Joni and Gary Mataitis working with the cord-making machine.
As 31 strings feed through dozens of clacking parts, what could possibly go wrong?
Plenty, as it turns out. This is what Joni and Gary Mataitis have learned in the five months they’ve spent learning to run a cord-making machine.
“It’s always something new,” says Joni, such as, “A bearing came off. A bobbin has flown out. A spring came off. Screws have come off. All the threads have broken at one time or another. So many things can go wrong to make something so simple.”
Yet here they stand in the basement of St. Clement Friary, fiddling with this cranky contraption when they might easily be enjoying a relaxing retirement. Last fall they were happily occupied elsewhere, donating time to community causes and volunteering at St. Anthony Shrine. CPA Gary has also been helping several friaries with their books.
But they answered the call when St. Clement Guardian Frank Jasper asked them to check out the machine on which the late Br. Bernard Jennings made cords for habits. Long neglected, “It was dirty, but it was threaded and ready to go,” says Frank, who spent several days cleaning it up.
In October Joni and Gary, a congenial couple always ready for a challenge, took their first look at what they call “Bernie’s machine”. Friar Norbert Bertram, who knows a thing or two about cord- and habit-making, showed them how to use it.
They were off and running.
Since January they’ve spent most Mondays at St. Clement, working with Frank to unravel the mysteries of this spidery apparatus. They approached the machine with a mixture of shock, awe and suspicion.
“It was fascinating,” Gary says. “The sound reminded me of a rollercoaster.”
The shock and awe wore off, but not the suspicion.
“It has a mind of its own,” Gary says.
“Sometimes it gets really mean,” says Joni.
Couple and cord-maker came to an uneasy truce brokered by the spirit of Bernie, whose photograph hangs on the wall facing the machine. During the day their comments are directed as much to that picture as to the work itself.
Despite their trepidation, Gary says, “Frank had faith in us that we could do it.”
This particular cord-maker, built in 1964 and powered by electricity, sat idle after Bernie’s health declined. A skilled tailor and cord-maker since the 1940s, he died in 2017, weeks after a cancer diagnosis. In his heyday, Joni says, “Bernie was making hundreds of yards at a time” and selling cords to Franciscans around the hemisphere. To date this couple’s best effort is “44 yards of perfect cord – such a good feeling.”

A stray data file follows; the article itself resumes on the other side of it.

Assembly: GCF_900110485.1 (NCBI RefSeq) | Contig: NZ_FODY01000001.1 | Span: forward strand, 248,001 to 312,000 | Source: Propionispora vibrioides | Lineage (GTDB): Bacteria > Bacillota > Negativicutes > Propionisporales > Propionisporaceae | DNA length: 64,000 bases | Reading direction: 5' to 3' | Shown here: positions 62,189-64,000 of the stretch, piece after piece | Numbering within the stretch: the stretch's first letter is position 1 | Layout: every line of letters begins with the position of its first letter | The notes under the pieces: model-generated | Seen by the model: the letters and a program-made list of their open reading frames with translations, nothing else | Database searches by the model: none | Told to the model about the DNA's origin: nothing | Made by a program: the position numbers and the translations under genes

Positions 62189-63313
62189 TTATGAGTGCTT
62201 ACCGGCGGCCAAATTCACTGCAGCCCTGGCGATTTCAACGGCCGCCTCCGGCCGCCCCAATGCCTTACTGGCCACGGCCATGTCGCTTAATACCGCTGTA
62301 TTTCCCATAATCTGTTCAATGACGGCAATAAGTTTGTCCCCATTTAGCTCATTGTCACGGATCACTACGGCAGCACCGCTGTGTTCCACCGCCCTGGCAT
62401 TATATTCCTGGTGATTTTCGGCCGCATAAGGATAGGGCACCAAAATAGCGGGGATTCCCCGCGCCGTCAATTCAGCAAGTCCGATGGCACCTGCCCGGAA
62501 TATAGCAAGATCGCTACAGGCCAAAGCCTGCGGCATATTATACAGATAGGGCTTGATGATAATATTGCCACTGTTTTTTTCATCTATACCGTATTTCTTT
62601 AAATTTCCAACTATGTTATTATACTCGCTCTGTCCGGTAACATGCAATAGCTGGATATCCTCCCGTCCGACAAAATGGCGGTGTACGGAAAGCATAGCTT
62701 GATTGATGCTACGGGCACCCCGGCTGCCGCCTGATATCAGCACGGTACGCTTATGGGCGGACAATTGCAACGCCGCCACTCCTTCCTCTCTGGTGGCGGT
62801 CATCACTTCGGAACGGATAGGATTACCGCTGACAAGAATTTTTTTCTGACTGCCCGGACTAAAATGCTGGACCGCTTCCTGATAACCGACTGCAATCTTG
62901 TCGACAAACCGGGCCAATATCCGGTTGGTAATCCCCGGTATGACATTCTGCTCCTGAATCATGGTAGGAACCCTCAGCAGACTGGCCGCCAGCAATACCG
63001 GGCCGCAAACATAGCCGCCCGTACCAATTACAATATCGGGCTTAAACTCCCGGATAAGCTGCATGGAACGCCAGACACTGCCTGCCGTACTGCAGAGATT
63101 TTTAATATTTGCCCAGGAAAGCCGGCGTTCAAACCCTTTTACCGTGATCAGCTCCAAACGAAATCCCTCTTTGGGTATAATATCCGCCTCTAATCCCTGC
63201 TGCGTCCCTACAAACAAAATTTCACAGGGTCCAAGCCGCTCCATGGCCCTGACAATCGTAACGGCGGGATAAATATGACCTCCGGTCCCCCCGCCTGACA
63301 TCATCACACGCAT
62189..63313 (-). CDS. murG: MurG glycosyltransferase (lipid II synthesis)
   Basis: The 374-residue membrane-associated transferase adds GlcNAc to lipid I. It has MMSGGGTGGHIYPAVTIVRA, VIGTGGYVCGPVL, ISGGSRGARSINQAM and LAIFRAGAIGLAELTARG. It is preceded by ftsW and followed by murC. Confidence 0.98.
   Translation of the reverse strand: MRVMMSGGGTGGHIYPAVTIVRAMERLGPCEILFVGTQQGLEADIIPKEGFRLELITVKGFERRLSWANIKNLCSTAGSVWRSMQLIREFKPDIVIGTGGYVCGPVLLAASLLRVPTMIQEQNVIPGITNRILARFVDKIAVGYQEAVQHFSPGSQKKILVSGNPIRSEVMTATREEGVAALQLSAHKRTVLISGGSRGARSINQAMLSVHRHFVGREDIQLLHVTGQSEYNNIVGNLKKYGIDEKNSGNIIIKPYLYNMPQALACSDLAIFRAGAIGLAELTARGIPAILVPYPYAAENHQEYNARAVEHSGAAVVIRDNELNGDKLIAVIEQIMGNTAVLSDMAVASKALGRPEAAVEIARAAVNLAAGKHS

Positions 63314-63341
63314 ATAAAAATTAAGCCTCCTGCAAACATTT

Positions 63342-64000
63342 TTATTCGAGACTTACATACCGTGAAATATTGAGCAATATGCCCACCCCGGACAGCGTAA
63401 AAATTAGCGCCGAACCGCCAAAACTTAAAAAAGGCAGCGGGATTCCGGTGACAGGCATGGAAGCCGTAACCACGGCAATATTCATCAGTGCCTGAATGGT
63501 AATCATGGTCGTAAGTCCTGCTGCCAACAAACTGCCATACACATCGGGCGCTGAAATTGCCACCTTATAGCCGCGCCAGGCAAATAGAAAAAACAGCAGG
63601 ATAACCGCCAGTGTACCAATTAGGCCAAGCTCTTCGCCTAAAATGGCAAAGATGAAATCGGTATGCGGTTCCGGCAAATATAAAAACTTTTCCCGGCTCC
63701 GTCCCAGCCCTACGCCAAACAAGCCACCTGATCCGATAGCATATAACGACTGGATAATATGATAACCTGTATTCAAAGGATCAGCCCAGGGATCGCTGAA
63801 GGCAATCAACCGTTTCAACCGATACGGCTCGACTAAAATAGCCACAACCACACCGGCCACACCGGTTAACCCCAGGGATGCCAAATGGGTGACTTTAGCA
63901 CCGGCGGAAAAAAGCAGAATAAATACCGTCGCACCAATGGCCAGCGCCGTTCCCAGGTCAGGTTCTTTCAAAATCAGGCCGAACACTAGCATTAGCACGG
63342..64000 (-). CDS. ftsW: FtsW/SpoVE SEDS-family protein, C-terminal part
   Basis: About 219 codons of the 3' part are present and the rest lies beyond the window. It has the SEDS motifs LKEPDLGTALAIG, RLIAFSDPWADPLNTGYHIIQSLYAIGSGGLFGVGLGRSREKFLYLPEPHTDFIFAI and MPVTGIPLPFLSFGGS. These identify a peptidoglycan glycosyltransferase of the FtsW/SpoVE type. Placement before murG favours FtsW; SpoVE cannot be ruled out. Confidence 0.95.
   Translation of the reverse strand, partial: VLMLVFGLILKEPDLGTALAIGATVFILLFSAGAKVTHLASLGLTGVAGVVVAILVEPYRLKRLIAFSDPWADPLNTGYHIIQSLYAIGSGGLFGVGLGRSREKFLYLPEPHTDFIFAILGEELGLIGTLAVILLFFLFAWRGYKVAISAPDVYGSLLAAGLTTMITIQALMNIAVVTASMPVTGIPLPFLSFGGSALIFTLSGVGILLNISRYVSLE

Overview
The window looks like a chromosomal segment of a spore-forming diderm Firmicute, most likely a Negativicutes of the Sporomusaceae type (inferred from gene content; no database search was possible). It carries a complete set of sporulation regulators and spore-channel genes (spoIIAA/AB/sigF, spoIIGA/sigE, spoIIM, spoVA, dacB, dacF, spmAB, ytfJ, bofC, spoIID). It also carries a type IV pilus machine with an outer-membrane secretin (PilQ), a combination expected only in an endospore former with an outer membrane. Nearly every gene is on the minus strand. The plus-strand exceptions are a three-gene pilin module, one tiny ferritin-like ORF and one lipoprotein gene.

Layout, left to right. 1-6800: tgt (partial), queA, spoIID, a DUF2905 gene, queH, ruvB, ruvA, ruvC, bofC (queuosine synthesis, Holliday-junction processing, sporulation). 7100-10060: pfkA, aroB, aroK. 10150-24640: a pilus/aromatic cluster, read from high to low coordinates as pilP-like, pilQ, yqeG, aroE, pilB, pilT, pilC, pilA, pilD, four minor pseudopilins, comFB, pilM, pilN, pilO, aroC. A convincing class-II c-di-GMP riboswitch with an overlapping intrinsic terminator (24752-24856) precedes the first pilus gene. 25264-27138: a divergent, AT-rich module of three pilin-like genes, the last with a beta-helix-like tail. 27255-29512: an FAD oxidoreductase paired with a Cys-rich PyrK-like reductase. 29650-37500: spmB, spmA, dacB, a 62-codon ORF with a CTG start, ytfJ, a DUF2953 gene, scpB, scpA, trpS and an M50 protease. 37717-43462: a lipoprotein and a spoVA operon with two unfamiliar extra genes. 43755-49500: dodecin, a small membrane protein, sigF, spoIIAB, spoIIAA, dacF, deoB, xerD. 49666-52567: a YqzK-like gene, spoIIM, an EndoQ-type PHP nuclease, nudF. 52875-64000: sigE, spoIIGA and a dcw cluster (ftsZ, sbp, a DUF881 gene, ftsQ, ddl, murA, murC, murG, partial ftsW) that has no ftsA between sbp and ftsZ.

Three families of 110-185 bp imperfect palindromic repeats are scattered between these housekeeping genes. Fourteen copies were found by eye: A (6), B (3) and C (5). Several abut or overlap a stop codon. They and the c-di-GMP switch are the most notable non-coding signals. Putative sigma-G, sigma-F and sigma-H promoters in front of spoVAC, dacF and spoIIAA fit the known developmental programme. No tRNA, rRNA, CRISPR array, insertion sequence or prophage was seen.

She gestures to the core of the machine, “where the magic happens.” Ten strings are pulled down through the center. Strands from 31 spools of cotton feed upwards and across, like spokes of a wheel, to meet it. Then, voila! A shuttle picks up the outer string and binds it around the “filler” to create a cord – kind of like hair being braided.
The finished cord flows from the bottom of the machine, so “you don’t know it’s bad until it comes out over here,” says Joni. Initially, “It wasn’t hard to learn the general operation. You learn as you go.” One of their refinements was the simple but ingenious idea of mounting a mirror below so they can they can monitor the output.
They routinely check notes from Bernie, handwritten prompts about suppliers, customers, pricing and washing instructions he taped to the walls and furniture. Cord-makers are essentially baby-sitting a machine that is hypnotically repetitious, slightly more exciting than watching paint dry, but much noisier – one reason this is not a Top 10 career choice among friars.
“Bernie would do 33 yards an hour,” Frank says, “and Joni and Gary crank out about 11 yards an hour,” with 5 yards required for the average habit. “They’ve reached a point where they are better than I am at this.” They sent the first 100 yards to the Poor Clares and are working on orders for many more.
“We’ve messed up a lot of cords along the way,” Frank admits. “The machine will be running and you don’t realize it’s not doing what it’s supposed to do” because a spool of thread ran out. “We’ve broken the machine every which way we could possibly mention; it’s typical when you’re dealing with old stuff like this. Gary and I have fixed it a couple of times, but Joni is much better at spotting the problems. She’s got an eye for that sort of thing.” Whatever she suggests, such as, “Should we change the bobbin?”, husband Gary knows the appropriate answer is, “Yes, dear.”
Using bull clips and a generous supply of leather Bernie left behind, the resourceful couple has learned to make do with what they’ve got. “The most complicated thing was to change the belt” and re-tie the strings in the center core, Joni says. “It was challenging.”
So far, their only reward for the work is a free lunch at St. Clement – that, and a little recognition. According to Gary, “We met a Brother the other day and he said, ‘You’re the cord people.’” Joni amends that to, “We’re the ‘Cordians’.”
They are convinced Bernard Jennings has their back. “He’s watching over us,” Joni says, addressing his photo nearby:
“Bernie, are you going to be nice to us today?”
(For information about costs and orders, email: firstname.lastname@example.org.)
Read Br. Mark Ligett remembrances of working with the cord-maker machines with Br. Bernie Jennings in 1967.